• Mileage tracking method: A small device that plugs into your vehicle's OBD-II port.
  • Availability: AZ, DE, FL, ID, IL, IN, MD, MA, MN, MO, NJ, OH, OK, OR, PA, SC, TX, VA, WA, WV, and WI.
  • Coverages offered: All common coverage options.
  • Rate: A daily base rate and a per-mile rate.
  • Features: Use their app to track your mileage, review your trips, see your safe driving trends, view vehicle diagnostics, get car maintenance reminders, find a mechanic and access Allstate Car Health.
Best for tech-savvy drivers — Noblr
  • Mileage tracking method: More akin to a standard telematics company, Noblr uses your smartphone's accelerometer, gyroscope, GPS and clock to monitor your driving after you download their app.
  • Availability: Noblr is available in AZ, CO, LA, MD, NM, OH, PA, TX, and VA.
  • Coverages offered: All standard coverage options.
  • Rate: A variable rate based on how, where, how much and when you're driving.
  • Features: Noblr's app offers real-time driving feedback, a personalized driving score, trip details and statistics, and community and social features in addition to typical insurer app features like policy management.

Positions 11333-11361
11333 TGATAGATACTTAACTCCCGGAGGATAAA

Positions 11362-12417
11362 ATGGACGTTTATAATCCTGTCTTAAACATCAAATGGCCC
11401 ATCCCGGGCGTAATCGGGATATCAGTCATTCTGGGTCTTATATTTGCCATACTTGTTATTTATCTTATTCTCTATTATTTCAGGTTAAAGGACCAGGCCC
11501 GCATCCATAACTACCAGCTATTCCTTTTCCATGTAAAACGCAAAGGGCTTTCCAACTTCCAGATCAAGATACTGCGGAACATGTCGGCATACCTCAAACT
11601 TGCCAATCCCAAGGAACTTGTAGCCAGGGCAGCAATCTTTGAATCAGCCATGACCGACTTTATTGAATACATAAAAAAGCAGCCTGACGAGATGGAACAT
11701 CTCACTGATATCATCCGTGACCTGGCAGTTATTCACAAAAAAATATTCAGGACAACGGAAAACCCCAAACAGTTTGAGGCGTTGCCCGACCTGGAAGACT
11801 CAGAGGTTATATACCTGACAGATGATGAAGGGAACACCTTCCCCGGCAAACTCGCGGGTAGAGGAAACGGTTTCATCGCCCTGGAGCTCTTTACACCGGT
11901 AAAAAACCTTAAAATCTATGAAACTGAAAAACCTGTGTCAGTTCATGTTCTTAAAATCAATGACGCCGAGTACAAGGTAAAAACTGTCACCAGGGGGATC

Mile Auto
Best for those who value privacy — Mile Auto
  • Mileage tracking method: You receive a monthly reminder from Mile Auto's MVerity system to snap a photo of your odometer reading, which is automatically transmitted and mileage data is extracted, verified and authenticated without you even having to download an app.
  • Availability: AZ, CA, FL, GA, IL, OH, OR, PA, TN, TX, and WI.
  • Coverages offered: All standard coverage options.
  • Rate: Both your base rate and your per-mile rate are based on standard insurance variables; the company claims to be able to save customers 30-40%.
  • Features: Mile markets itself as a champion of customer privacy and is unique in that it doesn't require the use of a car plug-in or phone app to monitor customer driving habits.
Hugo Insurance
Best for temporary, liability-only coverage — Hugo Insurance